We love videos as much as the next person, so when we stumbled upon these Guitar Hero 3 videos (and by stumbled we mean directed towards by a helpful tip), we thought it would be great to share them with you guys. First up is for the song My Name Is Jonas -- it's cool. After the jump, you can check out the video for Slow Ride. We just don't want to overload you unless you really want to see both. Rumors are these are from the Xbox 360 build, but it's kind of moot since we're sure the game will be about the same for every system. Enjoy and get ready to rock. That will be the most over-used line ever regarding these games. Guaranteed.

[via Arrogantics]

Continue reading Guitar Hero 3 videos unleashed upon the world

New Rock Band details - Fender Strat controller coming

Harmonix have signed an exclusive deal with Fender, guitar maker extraordinaire, to design the upcoming Rock Band controller around their ultra-popular Stratocaster model. There's a bit more teaser information on the game itself to follow.

When asked about whether the new controllers will be compatible with Guitar Hero III onwards, or vice-versa, Harmonix responded saying that they would love for that to be the case. Guitar Hero I and II controllers will be compatible with Rock Band (cutting the price slightly for those wanting the Ultimate Rock Band experience), but that the new controllers would have a couple of new features over the old ones. Whether the new Fender Strat controllers will be compatible with Guitar Hero III, however, is up to Activision but is something the guys at Harmonix would be very interested in making happen.

Responding to worries of a lack of single player mode, due to the apparent focus on online-play, Harmonix made sure to reassure everyone that there will be a "deep, complete solo experience" for each of the different instruments. So that Guitar Hero, Donkey Konga, Singstar combination idea you thought up down the pub last year is even closer than you think. As for fears that the online play might be ruined by lag, we're told not to worry. It's a problem "for which we have a unique solution...and it's a heck of a lot of fun in action."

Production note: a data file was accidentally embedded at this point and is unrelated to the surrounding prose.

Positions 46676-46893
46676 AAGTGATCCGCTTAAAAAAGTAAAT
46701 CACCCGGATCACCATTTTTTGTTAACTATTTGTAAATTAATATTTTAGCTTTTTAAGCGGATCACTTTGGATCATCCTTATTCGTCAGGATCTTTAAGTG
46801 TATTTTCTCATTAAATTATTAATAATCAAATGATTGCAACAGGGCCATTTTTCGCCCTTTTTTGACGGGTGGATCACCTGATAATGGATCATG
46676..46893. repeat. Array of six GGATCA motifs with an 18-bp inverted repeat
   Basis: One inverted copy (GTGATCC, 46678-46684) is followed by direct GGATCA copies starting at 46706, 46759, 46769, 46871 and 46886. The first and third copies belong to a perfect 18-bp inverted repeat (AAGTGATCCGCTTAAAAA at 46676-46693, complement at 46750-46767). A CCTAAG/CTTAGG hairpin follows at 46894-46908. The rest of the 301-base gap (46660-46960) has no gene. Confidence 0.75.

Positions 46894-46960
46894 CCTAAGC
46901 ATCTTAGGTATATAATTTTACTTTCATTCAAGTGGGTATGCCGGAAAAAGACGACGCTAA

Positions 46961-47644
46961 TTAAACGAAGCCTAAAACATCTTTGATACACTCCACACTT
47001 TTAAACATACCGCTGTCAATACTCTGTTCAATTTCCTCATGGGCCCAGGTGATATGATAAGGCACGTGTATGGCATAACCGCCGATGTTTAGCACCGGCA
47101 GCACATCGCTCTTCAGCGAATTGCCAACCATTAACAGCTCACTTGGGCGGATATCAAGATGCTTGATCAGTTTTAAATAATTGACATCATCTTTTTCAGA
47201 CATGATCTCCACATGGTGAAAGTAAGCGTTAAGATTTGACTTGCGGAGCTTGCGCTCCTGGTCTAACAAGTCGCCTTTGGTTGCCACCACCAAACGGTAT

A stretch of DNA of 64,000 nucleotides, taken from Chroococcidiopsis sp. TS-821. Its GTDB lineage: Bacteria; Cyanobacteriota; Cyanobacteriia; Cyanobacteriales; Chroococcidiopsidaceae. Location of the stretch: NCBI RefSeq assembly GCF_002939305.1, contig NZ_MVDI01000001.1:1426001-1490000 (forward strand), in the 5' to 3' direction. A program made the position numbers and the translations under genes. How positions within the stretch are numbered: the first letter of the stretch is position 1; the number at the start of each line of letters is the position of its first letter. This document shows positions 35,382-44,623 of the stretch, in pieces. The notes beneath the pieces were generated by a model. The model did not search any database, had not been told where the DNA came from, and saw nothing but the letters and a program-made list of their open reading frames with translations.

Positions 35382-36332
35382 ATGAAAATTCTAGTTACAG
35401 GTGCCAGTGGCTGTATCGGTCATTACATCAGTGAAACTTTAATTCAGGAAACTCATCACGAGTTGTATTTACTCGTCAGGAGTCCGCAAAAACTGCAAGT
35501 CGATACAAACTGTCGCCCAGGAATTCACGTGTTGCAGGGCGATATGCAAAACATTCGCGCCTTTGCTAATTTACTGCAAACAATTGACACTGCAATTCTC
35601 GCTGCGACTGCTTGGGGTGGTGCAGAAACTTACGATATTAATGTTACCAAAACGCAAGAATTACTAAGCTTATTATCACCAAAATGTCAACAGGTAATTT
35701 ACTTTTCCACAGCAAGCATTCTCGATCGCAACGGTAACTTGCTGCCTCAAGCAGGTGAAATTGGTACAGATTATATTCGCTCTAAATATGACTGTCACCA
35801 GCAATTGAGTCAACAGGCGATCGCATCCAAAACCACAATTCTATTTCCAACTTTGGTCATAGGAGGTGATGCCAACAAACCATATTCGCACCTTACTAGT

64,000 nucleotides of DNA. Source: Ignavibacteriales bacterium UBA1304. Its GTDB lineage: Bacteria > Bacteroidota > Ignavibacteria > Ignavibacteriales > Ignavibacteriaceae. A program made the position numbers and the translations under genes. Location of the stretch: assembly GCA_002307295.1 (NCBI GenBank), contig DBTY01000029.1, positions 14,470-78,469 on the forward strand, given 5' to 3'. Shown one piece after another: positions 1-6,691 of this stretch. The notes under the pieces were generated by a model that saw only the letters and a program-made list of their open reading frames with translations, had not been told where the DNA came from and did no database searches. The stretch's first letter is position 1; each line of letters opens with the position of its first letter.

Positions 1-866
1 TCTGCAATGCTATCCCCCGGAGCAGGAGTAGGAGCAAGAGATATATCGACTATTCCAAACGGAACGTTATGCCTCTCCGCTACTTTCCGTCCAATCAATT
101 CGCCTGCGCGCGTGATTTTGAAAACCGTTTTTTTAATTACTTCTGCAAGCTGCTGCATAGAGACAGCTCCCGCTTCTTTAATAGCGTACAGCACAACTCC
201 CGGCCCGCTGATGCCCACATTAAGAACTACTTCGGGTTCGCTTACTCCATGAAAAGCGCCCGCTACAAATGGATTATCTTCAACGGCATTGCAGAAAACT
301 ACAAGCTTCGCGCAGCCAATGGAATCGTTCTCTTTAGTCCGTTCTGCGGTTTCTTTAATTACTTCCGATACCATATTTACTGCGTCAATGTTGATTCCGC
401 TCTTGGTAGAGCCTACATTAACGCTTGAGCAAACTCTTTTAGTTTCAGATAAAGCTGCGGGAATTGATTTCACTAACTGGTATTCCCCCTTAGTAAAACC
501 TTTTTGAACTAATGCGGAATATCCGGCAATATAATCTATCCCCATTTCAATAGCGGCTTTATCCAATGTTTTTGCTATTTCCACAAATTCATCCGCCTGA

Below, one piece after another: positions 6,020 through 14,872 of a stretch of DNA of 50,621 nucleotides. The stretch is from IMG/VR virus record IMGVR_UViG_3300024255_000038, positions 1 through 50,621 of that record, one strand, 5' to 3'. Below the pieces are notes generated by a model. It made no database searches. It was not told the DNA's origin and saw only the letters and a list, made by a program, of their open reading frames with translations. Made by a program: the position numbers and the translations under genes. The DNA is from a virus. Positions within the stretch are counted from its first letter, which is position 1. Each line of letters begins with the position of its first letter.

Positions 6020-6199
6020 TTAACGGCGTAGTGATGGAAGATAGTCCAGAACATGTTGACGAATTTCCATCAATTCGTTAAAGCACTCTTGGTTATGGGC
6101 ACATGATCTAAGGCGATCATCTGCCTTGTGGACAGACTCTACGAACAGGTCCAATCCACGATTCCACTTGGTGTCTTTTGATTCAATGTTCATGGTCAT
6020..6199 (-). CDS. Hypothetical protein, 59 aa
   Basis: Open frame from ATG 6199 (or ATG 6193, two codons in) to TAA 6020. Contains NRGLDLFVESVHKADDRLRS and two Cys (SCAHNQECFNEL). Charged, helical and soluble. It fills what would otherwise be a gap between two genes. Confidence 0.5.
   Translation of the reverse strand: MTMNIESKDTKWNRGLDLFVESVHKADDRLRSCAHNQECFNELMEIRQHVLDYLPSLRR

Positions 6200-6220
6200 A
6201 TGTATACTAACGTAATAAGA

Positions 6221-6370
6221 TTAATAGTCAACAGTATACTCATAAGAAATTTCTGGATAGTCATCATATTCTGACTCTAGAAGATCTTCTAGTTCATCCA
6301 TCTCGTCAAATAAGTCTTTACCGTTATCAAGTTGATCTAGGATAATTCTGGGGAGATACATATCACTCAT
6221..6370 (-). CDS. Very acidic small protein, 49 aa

Harmonix introduces "Rock Band" to the world

Harmonix, the legendary minds behind the legendary Guitar Hero titles, have introduced to us the latest idea from their rockin' minds: Rock Band. Along with MTV, Harmonix and Electronic Arts are all gathering their creative forces to create a four-person rock experience, complete with guitar, bass, drums and a microphone for a lead singer. Of course, if you're feeling especially talented, you could be a three-piece band if you can sing and strum simultaneously.

Coming to both the PS3 and 360 this coming holiday season (right around Christmas, we'd imagine), there is going to be a wealth of online features to make this game worth the price, even if you've no friends willing to play with you (ahem). Teaming up with musicians across the country and downloading songs... sounds amazing, doesn't it?

There's so much coming for this game and hopes are running very, very high. Having been dreamt of for years by gamers and developers alike, the advent of online distribution for games, music, and online features... we can only imagine the badassery this game will provide us. Go ahead and check out the huge preview over at IGN and let us know what you think of this fantastic idea. Not that we're leading you on by calling it a "fantastic" idea or anything...

Guitar Hero rocks out online

Face it, you secretly wish you were a rock star. The girls, glamor and glitz are too much to pass up for strummin' on some chords. That's why Harmonix's Guitar Hero is so addictive. Sure, you're playing with a mass-produced plastic replica of a guitar not unlike a toy axe, but it's fun!

Wouldn't it be even better online? Publisher RedOctane's boss Kai Huang says that next-gen installments will include online stuff like "downloading new music or characters or skins or online play features." The last part sounds the best: rocking it out online against your best friend would be priceless. Of course we can only infer what else "online play features" would entail.

The allure of being able to download additional content like music begs the question: Would they charge for it? Micro-transactions could be a huge haul for a next-gen music-oriented title. We'll have to wait and see how that gets answered, but in the meantime try and imagine other "Hero" themed music titles for your imitation fix (Bagpipe Hero anyone?). More instrument peripheral games is the next logical step according to the publisher.